Report by Alpha Ceesay
The toppling of slave trader Edward Colston's statue during last month’s Black Lives Matter protest drew worldwide attention.
It led to calls for the removal of other historic statues across the region and beyond, sparking a national debate about how we remember our past.
More than a month on from that day those within Bristol's black community say its impact has been felt but more needs to be done.
One of the organisers of the protest, Yvonne Mania said the movement has helped highlight the experiences of the city's minority communities.
Poet and activist Solomon O.B. delivered a speech at the protest on Sunday 7 June calling for it to lead to a movement and not just be another moment. He said he feels the movement has the potential to make real change but it is still too early to say.
He said, "The conversation is firmly on the table now. Before it was very easy for people to be like this doesn't affect my life, or this is awkward, so I'm not going to talk about it.
"But I feel like the more that we speak and the more that we realise it's not just me that sees the situation this way or that I can see where someone else is coming from, anything can grow from that."
The Let's Talk show on Youtube aired its first episode a week after the protest. Created by the Babbasa youth organisation it aims to give Bristol's youth a platform to share their views on issues affecting them, such as the Black Lives Matter movement.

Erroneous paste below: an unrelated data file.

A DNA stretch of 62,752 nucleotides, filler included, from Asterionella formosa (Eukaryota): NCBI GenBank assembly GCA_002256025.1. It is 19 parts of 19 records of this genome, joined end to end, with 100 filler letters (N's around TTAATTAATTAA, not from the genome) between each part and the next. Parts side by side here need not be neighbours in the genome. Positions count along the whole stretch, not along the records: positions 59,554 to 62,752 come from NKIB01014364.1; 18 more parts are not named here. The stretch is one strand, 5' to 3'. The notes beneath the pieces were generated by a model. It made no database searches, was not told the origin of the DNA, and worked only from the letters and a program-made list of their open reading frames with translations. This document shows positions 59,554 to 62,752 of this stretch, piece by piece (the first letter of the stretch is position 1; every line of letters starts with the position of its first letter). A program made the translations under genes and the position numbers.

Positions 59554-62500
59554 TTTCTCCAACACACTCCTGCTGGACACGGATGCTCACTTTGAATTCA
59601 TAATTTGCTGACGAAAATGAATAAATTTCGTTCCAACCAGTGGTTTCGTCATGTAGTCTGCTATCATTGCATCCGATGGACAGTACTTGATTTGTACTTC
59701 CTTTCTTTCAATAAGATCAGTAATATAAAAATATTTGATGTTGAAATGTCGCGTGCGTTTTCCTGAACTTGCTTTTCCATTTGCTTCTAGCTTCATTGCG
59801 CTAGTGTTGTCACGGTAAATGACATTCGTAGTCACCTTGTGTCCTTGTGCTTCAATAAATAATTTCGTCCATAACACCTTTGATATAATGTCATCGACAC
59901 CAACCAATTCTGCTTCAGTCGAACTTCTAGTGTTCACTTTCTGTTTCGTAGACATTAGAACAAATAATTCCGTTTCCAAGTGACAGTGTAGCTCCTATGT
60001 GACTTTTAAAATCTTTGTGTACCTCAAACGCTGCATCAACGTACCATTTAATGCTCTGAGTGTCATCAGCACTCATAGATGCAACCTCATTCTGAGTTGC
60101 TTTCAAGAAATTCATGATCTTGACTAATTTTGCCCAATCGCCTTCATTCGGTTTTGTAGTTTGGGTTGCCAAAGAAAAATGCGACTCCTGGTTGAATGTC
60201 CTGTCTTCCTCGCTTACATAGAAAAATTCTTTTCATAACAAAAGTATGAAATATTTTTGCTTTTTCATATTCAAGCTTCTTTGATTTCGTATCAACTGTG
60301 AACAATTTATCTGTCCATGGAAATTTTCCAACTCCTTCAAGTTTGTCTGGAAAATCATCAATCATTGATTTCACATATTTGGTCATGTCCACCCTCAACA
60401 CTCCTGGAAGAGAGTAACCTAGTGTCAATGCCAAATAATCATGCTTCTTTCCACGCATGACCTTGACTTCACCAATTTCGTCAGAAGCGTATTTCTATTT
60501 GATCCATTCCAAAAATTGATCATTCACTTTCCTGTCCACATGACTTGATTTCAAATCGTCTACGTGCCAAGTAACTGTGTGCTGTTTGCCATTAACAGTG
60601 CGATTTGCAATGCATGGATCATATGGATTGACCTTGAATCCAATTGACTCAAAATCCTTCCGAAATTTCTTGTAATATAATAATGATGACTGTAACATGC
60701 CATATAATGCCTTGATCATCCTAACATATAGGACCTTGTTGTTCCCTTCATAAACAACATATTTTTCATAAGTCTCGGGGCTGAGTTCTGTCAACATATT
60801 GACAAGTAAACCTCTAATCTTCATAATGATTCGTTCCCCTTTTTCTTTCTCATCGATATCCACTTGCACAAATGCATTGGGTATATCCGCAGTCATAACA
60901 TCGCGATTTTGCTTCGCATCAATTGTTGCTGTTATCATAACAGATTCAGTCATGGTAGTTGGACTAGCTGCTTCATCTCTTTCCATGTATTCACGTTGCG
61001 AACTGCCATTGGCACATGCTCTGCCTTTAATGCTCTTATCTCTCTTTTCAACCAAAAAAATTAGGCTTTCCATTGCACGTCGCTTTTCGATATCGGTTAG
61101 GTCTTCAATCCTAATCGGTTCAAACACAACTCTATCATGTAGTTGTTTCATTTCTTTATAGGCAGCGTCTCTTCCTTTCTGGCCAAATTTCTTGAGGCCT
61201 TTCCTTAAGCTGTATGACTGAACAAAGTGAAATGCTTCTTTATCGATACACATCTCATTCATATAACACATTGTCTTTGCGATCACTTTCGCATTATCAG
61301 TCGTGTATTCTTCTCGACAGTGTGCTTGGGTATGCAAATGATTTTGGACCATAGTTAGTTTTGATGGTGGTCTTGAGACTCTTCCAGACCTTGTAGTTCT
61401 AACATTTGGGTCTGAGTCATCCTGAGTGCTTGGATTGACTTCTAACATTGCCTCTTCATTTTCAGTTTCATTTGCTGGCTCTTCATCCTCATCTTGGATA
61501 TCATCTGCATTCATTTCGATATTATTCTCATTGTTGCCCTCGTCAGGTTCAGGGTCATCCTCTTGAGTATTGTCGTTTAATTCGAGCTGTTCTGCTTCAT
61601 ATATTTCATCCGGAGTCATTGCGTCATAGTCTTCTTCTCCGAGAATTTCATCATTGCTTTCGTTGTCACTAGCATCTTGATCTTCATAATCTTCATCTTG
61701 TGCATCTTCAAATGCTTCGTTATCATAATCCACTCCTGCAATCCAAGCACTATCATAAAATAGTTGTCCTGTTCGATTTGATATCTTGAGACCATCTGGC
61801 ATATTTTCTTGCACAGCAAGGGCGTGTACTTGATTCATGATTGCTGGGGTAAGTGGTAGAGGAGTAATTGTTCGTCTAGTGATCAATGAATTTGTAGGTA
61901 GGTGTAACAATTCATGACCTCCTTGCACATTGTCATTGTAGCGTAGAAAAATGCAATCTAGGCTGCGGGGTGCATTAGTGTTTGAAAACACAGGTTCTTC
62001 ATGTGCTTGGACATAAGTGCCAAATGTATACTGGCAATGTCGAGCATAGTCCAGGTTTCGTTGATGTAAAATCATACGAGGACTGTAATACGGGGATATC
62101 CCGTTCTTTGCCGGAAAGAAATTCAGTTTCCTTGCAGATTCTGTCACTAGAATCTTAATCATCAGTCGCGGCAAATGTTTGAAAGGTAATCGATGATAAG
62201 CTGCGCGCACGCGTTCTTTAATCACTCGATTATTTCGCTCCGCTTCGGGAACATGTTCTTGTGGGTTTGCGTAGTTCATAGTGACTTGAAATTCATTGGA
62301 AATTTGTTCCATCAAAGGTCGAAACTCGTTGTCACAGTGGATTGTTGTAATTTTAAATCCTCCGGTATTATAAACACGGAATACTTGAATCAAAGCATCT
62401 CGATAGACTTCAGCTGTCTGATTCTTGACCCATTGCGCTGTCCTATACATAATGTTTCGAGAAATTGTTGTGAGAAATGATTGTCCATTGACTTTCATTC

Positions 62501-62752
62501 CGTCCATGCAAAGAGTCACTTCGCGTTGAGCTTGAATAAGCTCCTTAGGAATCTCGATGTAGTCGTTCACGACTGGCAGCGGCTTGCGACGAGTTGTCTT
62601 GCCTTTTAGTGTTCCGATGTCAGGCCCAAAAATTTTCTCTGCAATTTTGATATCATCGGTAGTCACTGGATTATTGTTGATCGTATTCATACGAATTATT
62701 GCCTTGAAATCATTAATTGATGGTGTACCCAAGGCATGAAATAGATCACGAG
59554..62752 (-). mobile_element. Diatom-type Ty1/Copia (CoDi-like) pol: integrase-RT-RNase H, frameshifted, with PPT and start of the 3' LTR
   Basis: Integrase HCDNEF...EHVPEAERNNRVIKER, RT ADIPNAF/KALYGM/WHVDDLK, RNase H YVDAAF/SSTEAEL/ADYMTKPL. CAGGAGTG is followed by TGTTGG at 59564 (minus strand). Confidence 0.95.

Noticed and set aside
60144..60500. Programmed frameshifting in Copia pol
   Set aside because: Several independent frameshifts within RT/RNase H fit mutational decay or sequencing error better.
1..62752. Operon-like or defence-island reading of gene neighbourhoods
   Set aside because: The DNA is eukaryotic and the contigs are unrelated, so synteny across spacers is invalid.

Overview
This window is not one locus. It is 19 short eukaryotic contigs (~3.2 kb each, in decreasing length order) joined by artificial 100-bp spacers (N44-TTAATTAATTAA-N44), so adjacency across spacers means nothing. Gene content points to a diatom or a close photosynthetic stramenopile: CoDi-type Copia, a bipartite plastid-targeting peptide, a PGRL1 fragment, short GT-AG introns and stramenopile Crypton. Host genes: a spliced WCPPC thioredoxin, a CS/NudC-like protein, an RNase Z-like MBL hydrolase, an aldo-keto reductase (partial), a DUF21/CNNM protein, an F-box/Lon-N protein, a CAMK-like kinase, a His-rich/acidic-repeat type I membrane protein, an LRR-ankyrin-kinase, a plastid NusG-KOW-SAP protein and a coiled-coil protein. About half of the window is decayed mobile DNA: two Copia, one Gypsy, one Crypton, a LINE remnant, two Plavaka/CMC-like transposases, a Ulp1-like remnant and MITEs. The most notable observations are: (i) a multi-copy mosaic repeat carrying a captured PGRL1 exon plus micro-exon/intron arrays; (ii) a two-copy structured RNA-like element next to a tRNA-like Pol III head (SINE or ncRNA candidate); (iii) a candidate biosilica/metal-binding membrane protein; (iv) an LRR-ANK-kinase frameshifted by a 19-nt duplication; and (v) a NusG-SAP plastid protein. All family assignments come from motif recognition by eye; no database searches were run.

Bristol's history of campaigning for equal rights
In 1963 the Bristol Bus Boycott helped pave the way for the UK's first laws against race-based discrimination.
Guy Bailey, one of the men who sparked the movement, told ITV News he is disappointed that not as much progress that could have been made, has been made in recent years.
"I have been heartened by recent protests because now there is real pressure on authorities to step up and work for equality, he said."
"We need to do what we can to get real change for our children and great-grandchildren to be able to live in a society that is just and fair for all."
This year also marks the 40th anniversary of the St Paul's Uprising, which was branded a pivotal moment for black communities within Bristol.
Following the protest, several initiatives are set to be introduced in Bristol to further educate people about black history.
Poet Lawrence Hoo is part of a scheme that will introduce a new set of black history lessons in the city’s secondary schools to highlight pioneering black leaders.
The first phase of Cargo Classroom is due to be rolled out to secondary schools in September with learning resources for years 7, 8, and 9.
Bristol City council has also launched a new commission to further understand the city’s past when it comes to racial inequality. Its aim will be to research and share varied stories from communities in Bristol.
A second protest is due to take place at Eastville Park on Sunday 10th July, with thousands expected to attend.
The hope will be to have even more voices heard as the city comes together to try and end racial discrimination.